Day: February 27, 2012

Social Tone: Health Networks vs. Standard Communities

One of the things I love best about working at WEGO Health is hearing directly from Health Activists about their motivations for going – and staying – online; essentially, how the internet and social media has changed the lives of both patients and caregivers today.  Generally, we hear that people go online looking for support and information around their diagnosis, or that of a loved one, and that for the most part, they find both support and information within that online community and that the majority of experiences within the online community are positive.  As a Health Activist yourself, I’m sure you know that this is a major factor in wanting to stay active and engaged within the online community.


But let’s get real, it’s not all rainbows and sunshine; sometimes you have community members who are negative, disruptive, or even downright mean.


The Pew Internet & American Life Project (if you’re not familiar with Pew, you should definitely check them out – great resource for internet-related research) recently released a new study on ‘The tone of life on social networking sites’ and it got me thinking about what Health Activists see every day as well as what we see in our own community here at WEGO Health.  The top line findings from Pew’s report were in line with what my gut tells me about health communities online (“social networking sites” or SNS):


  • 85% of SNS-using adults say that their experience on the sites is that people are mostly kind
  • 49% of SNS-using adults said that they have seen mean or cruel behavior displayed by others at least occasionally
  • 13% of SNS-using adults say yes to “has someone been mean or cruel to you personally”


But, what I found really interesting was some of the information that came from downloading the full text of both questions and answers related to this study.  Pew did a great job in probing participants about what actually happens within the community when there is negative, mean, or cruel behavior.  A few more data points for you:



Frequently Sometimes Once in awhile Never Don’t Know Refuse
When people on social networking sites are being mean or offensive, how often, if ever, do others… defend the person or group who is being harassed or insulted? 22% 32% 23% 15% 7% 1%
When people on social networking sites are being mean or offensive, how often, if ever, do others… tell the person to stop? 21% 27% 24% 22% 6% 1%
When people on social networking sites are being mean or offensive, how often, if ever, do others… join in the mean or offensive behavior? 10% 26% 31% 28% 5% 0%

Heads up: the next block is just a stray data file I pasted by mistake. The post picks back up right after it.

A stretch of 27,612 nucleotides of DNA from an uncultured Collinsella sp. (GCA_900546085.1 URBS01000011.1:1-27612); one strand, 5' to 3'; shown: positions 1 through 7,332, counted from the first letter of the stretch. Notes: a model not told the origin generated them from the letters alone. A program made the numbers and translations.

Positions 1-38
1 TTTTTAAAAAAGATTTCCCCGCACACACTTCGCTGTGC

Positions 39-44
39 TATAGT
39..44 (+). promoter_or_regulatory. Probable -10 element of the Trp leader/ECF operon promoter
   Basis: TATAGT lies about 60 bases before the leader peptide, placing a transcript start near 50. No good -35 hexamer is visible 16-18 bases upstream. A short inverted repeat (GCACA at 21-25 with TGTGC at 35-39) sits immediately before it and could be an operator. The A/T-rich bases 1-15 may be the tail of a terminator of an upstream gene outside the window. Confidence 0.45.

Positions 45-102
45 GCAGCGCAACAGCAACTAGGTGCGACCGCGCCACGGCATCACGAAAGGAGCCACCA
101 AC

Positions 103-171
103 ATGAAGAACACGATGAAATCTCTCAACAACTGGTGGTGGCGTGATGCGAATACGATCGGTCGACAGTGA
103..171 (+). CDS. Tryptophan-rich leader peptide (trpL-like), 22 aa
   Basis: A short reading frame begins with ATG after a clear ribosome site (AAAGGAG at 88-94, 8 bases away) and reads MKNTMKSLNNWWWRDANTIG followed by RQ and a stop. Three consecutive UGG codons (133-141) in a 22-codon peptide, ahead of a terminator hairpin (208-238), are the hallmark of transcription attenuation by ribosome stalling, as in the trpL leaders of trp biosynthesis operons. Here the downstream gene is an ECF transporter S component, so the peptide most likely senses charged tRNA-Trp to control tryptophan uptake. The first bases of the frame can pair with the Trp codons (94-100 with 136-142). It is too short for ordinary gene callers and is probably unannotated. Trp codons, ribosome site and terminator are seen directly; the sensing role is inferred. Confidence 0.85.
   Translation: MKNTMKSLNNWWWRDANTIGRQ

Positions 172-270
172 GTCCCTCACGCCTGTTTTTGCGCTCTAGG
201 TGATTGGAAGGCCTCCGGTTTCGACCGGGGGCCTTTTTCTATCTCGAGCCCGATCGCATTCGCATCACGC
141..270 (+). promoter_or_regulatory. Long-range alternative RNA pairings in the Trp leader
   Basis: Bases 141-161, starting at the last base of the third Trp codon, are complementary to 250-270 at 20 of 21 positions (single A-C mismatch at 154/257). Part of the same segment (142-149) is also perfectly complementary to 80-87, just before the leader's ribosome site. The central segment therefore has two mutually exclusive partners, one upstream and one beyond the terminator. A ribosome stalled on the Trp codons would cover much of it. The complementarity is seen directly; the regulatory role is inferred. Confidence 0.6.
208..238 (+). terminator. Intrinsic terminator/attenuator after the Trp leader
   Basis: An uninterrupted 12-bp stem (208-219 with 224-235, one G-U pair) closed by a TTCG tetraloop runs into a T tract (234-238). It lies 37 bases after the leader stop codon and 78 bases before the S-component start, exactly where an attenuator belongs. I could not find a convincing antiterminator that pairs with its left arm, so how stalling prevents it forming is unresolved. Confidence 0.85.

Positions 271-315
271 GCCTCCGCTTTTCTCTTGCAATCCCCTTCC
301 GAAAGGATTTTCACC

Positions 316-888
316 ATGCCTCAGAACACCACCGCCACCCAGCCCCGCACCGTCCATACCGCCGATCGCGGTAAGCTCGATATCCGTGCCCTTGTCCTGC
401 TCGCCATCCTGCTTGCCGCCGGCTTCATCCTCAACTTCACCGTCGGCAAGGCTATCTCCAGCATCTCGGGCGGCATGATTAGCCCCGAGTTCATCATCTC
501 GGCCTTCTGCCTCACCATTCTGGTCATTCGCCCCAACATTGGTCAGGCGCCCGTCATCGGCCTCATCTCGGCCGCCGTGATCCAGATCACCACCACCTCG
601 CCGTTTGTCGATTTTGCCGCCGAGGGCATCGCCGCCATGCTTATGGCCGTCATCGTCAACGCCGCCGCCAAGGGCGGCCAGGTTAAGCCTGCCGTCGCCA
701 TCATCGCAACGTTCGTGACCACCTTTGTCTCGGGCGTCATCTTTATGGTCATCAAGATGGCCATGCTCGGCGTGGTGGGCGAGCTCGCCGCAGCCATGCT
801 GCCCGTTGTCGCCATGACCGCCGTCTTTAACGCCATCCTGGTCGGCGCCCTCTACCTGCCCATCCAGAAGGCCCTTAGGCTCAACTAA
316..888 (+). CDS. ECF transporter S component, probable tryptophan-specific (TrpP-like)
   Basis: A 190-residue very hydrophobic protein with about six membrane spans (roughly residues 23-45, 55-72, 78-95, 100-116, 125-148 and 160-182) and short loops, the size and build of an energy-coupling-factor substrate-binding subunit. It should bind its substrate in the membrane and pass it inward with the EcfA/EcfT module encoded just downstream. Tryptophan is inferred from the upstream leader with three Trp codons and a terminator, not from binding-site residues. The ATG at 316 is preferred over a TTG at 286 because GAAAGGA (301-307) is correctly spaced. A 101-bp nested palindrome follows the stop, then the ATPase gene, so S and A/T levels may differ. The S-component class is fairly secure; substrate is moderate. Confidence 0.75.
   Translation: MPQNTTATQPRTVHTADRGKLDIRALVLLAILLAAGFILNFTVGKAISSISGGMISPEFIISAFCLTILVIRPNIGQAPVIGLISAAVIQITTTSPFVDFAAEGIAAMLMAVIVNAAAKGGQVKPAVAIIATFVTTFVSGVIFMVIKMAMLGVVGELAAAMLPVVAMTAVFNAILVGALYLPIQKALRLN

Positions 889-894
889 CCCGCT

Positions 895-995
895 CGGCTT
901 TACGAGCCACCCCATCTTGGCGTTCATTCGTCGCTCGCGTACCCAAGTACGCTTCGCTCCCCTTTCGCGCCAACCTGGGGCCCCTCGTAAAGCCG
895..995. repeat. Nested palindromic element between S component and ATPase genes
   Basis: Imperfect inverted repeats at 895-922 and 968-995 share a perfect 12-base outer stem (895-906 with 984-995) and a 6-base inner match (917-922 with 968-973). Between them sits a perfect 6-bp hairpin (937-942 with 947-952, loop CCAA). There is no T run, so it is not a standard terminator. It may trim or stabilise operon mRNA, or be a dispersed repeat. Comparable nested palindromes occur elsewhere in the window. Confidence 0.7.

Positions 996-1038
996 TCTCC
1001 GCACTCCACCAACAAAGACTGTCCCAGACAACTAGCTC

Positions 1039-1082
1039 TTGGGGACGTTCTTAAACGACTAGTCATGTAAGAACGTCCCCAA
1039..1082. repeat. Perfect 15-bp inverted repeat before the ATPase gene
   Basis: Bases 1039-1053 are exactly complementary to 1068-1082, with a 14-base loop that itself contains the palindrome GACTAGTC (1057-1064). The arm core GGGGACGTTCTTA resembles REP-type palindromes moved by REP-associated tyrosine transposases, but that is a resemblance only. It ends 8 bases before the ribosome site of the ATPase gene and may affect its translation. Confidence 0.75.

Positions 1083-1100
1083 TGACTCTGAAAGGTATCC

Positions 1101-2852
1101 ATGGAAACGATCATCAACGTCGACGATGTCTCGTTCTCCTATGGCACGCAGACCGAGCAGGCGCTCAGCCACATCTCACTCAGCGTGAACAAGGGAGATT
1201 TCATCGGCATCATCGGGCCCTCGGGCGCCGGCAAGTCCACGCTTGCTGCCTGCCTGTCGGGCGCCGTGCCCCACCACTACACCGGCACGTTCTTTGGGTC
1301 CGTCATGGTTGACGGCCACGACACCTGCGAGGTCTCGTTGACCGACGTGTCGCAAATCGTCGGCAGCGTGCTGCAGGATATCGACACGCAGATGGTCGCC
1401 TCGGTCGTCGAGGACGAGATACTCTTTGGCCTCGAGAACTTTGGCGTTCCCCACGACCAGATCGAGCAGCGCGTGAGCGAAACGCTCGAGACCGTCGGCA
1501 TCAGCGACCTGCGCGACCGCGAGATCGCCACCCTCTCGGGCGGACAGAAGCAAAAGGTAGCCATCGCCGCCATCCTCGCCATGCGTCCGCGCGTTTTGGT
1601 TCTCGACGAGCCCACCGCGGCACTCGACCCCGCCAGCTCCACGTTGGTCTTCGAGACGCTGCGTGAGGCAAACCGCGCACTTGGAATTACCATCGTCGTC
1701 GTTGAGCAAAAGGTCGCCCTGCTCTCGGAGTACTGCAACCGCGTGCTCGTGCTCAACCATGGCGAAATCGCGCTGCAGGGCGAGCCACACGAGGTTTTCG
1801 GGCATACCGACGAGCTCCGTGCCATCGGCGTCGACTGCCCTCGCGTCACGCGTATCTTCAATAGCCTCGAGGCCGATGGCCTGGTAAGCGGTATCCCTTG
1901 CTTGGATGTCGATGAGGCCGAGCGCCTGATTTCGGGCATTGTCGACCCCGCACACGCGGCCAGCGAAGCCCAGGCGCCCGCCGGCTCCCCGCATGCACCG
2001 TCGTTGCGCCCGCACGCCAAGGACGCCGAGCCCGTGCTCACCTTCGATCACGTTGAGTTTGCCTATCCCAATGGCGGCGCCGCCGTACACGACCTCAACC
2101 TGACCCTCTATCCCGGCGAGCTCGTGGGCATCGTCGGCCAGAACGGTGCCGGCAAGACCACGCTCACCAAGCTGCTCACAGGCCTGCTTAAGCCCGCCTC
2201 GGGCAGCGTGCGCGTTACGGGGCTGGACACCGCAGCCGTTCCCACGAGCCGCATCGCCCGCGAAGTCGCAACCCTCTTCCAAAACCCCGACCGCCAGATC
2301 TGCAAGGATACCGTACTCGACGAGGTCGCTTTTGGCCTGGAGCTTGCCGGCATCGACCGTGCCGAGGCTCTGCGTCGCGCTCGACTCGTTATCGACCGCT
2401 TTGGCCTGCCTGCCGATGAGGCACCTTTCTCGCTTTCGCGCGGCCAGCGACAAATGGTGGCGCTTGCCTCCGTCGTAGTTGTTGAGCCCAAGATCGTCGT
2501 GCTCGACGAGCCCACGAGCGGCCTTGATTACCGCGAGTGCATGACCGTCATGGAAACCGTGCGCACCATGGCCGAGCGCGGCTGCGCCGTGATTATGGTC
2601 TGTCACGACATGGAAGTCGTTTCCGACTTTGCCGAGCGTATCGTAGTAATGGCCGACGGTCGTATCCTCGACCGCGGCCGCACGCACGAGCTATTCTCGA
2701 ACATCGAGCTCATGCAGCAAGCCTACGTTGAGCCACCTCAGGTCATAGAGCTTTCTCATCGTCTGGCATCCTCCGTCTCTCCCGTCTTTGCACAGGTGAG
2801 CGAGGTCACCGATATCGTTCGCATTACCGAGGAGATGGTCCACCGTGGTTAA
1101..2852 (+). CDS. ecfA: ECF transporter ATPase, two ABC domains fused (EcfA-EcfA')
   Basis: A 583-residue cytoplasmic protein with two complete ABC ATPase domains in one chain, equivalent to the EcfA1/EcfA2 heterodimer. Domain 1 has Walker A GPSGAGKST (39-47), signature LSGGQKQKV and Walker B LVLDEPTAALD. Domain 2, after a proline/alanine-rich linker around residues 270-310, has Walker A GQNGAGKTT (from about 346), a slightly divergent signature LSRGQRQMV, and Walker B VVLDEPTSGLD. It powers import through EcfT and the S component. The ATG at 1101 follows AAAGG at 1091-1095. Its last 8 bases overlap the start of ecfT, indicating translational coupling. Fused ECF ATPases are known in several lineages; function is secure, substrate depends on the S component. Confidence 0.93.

When people on social networking sites are being mean or offensive, how often, if ever, do others… just ignore the behavior? 45% 28% 13% 8% 6% 1%


Based on these Pew findings, there is a fair amount of negative or mean behavior that goes unaddressed by the community at large.  Having had my own experiences within social networks, I don’t find this hard to believe but when I think about health communities specifically, I’m less sure.  Based on what I’ve seen of both Health Activists and community members, health networks are “safer” than the standard social network and most members are welcoming and accepting, but also that community members are more likely to call others out when they’re acting inappropriately.


Pew focused on all social networking sites but it would be interesting to see how health sites compare.


What has your experience been within your own communities?


This Week's #HAchat: Matchmaking with Your Healthcare Team

Photo credit jfcherry on Flickr

This month’s final #HAchat will wrap up our Matchmaking theme and act as a segue into our theme for March: Health Activists and Healthcare Professionals. Let’s talk about the relationships we have with our healthcare teams, PCPs, and how that plays in to our Health Activism.


Do you discuss your blog with your doctor? Does your doctor make recommendations that you share with your community? How do you know when you need to seek second opinions and what advice do you have for starting conversations about improving your care?


Join us tomorrow at 3pm ET on Twitter to discuss these topics and more! And – get ready for March – it’s going to be a great opportunity to see which HC pros are already using social media and how you think that more could get involved.

Why not share a tweet with your community letting them know about tomorrow’s chat? Here’s one to copy/paste:

This week’s Health Activist Tweetchat is on Matchmaking & Your Healthcare Team. Join #HAchat Tues at 3pm ET to discuss!


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